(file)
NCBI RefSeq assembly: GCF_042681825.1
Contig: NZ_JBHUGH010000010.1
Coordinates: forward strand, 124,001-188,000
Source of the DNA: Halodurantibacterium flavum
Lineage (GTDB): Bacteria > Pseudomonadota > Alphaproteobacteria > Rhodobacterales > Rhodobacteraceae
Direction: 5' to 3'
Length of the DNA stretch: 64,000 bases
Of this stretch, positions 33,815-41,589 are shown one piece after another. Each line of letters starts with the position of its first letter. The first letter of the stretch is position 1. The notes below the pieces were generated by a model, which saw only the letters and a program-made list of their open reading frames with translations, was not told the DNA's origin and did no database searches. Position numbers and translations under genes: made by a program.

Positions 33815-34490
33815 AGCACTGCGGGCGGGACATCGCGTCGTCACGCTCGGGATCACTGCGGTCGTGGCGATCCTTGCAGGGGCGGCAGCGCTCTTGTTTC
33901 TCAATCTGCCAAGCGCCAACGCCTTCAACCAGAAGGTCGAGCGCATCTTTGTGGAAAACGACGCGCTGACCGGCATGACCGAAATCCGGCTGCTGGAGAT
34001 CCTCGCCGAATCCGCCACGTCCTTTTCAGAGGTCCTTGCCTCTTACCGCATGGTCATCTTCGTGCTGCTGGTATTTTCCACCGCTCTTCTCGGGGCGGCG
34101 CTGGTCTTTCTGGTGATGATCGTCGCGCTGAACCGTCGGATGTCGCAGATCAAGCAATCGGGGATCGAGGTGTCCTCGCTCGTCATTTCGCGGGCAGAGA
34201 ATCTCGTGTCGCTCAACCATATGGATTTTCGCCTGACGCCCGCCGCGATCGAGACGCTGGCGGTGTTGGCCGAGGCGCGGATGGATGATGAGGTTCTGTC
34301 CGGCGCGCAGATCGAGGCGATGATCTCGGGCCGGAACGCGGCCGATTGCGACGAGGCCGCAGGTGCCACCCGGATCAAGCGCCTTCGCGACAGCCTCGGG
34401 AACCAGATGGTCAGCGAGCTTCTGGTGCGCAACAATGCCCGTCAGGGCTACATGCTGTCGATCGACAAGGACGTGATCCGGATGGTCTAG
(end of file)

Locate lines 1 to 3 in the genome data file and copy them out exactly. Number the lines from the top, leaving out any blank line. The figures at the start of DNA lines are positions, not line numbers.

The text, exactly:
NCBI RefSeq assembly: GCF_042681825.1
Contig: NZ_JBHUGH010000010.1
Coordinates: forward strand, 124,001-188,000